MOSCOW, August 7 (RIA Novosti) – The Russian Government published on its website Thursday the list of agricultural products banned for import for one year from the United States, the European Union, Canada, Australia and Norway.
"A list of agricultural produce, raw materials and food products, which country of origin are the United States of America, the European Union countries, Canada, Australia and the Kingdom of Norway, and which are banned for import into Russia for a period of one year has been approved," according to a reference document on the government resolution.
The list includes five product categories: meat and sausage, seafood, vegetables, fruit and dairy products.
Meat products include fresh, cooled, frozen, salted, dried and smoked meat, veal, pork and poultry. Imports of sausage and similar products made of meat, meat by-products or blood, as well as food preparations containing these products are also banned.
However, the list does not include lamb, goat, horse, donkey, rabbit or camel meat, or their meat by-products (liver), exotic varieties of meat (meat from monkeys, dolphins, snakes, turtles, whales, sea calves, pigeons and frog legs), game or salo, a pork-fat product popular in Russia. It does not include live animals or other meat products such as liver-based pâté, except sausage.
The ban covers all fish varieties, including live, fresh, cooled, frozen, dried, salted and smoked fish, fish fillet, shellfish, trepangs, jellyfish, sea urchins and other invertebrates. That said, processed or canned fish, seafood and caviar are not subject to any import restrictions.
Russia has also banned the import of all dairy products. The list includes whole and condensed milk and cream, yogurt, kefir and other fermented milk as well as butter, dairy spreads, cheeses and cottage cheese. Food mixes and products containing over 15 percent milk fats and cheese fondue have also been banned.
The import of all vegetables and mushrooms has also been banned. The list includes fresh, cooled, frozen, dried, sliced and cut tomatoes, potatoes, cucumbers, onions, cabbage, sweet peppers, spinach, asparagus, celery, eggplant, carrots, turnips, radishes and other root vegetables, as well as legumes, and includes vegetable mixes. The ban does not include processed mushroom or vegetable products such as canned tomatoes and cucumbers.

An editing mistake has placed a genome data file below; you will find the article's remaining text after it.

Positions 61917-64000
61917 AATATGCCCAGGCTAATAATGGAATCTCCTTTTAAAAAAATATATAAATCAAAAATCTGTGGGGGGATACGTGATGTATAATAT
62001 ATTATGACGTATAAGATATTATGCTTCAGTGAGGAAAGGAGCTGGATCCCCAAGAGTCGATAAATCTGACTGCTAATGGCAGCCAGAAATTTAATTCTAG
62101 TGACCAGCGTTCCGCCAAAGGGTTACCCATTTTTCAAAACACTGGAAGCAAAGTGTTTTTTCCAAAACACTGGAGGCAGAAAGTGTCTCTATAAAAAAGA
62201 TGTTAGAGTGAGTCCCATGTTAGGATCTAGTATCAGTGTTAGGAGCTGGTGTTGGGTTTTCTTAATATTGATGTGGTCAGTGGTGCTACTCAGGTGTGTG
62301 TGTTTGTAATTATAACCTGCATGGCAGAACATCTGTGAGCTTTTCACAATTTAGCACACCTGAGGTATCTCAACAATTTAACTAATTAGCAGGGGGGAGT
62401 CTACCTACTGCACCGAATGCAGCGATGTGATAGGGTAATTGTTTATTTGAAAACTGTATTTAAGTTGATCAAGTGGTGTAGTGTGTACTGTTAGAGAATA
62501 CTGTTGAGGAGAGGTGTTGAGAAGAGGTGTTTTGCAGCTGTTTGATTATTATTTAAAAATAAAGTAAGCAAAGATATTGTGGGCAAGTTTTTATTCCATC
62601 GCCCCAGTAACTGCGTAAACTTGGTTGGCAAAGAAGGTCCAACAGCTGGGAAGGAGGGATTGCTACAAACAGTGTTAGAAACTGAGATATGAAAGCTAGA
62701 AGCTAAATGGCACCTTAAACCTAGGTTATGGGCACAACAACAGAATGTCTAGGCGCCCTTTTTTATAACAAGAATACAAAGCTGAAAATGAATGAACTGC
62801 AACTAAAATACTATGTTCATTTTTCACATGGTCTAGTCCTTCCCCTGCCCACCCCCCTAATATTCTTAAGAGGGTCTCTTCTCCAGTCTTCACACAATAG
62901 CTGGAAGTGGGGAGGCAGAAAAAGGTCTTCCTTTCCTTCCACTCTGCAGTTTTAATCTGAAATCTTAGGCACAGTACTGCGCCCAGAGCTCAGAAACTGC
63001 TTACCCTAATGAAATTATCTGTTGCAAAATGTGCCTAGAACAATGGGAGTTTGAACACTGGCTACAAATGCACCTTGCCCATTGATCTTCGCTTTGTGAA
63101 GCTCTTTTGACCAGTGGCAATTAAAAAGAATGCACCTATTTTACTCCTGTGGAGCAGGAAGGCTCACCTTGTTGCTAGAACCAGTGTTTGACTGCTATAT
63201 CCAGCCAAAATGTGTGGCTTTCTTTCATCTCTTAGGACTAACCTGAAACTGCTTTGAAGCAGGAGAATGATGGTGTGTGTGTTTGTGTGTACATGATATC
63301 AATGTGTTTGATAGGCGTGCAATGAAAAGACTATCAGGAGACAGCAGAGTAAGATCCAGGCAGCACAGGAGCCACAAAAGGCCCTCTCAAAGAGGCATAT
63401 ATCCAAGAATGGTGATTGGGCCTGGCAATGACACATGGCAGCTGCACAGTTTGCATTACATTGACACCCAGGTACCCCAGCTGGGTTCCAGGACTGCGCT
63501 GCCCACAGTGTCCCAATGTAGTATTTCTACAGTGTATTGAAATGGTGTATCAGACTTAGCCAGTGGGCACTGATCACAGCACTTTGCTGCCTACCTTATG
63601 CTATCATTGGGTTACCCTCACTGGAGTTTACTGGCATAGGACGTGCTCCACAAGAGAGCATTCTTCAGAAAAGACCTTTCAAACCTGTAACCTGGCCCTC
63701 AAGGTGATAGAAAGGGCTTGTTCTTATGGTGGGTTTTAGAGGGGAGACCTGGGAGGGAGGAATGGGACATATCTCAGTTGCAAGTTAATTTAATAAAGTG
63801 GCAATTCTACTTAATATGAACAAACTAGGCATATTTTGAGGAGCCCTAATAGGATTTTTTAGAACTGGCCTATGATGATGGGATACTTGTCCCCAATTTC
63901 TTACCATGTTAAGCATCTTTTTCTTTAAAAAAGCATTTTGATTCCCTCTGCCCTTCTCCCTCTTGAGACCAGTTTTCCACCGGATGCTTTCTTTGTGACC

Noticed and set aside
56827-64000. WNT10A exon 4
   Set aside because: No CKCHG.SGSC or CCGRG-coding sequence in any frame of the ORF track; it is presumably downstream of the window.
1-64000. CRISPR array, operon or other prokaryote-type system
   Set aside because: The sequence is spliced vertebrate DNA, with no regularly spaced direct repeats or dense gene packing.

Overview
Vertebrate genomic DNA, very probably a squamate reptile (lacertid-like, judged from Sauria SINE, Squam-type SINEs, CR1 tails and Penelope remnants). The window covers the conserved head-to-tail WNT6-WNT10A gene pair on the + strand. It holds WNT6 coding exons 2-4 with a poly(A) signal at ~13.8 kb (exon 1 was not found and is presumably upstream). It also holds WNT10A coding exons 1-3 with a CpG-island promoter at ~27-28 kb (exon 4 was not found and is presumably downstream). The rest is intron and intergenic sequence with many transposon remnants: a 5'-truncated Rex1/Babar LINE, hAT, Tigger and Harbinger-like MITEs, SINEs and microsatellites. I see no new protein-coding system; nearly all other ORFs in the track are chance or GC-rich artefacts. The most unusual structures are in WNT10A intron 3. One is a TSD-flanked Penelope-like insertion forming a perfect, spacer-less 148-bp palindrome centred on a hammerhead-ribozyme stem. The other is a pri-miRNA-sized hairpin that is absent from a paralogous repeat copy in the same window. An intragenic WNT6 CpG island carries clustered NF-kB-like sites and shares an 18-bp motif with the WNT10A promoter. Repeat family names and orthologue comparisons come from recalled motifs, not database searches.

Fruits, berries and nuts have also been banned, with the exception of items packaged for further processing. The list includes fresh, frozen or dried bananas, citrus fruits, apples, pears, grapes, melons, papayas, apricots, cherries, peaches, nectarines, plums, dates, figs, pineapples, avocados, guavas, mangos, kiwis, date-plums, berries and nuts. Processed or canned fruits and jams can be imported as before.
The ban on imports includes items containing malt extract with a dry extract content of over 90 percent, malt extract containing no milk fat, sucrose, isoglucose, glucose or starch or containing less than 1.5 percent milk fat, 5 percent sucrose (including inverted sugar), isoglucose, or 5 percent glucose or starch. The import restrictions also cover compound alcoholic preparations, other than those based on odoriferous substances used for producing beverages without milk fat, sucrose, isoglucose, glucose or starch or containing less than 1.5 percent milk fat, 5 percent sucrose or isoglucose, or 5 percent glucose or starch.
Juices, beer, wine and other liquors and soft drinks, including carbonated drinks, vinegar, pure alcohol and tobacco products are not subject to the import ban.
The restrictions do not apply to coffee, tea, drinking chocolate, chocolate, sugar or spices. Cereals, flour, malt, starch and products containing these, such as pasta, bread or pastry, are also exempt from the import ban. Eggs and honey will also be free from import restrictions. The import ban list does not include oil-yielding crops, vegetable oil or butter products, including margarine or wax, yeast, soups and broths, products used in sauces, spices or chewing gum.
The government resolution expressly states that the restrictions do not apply to baby food.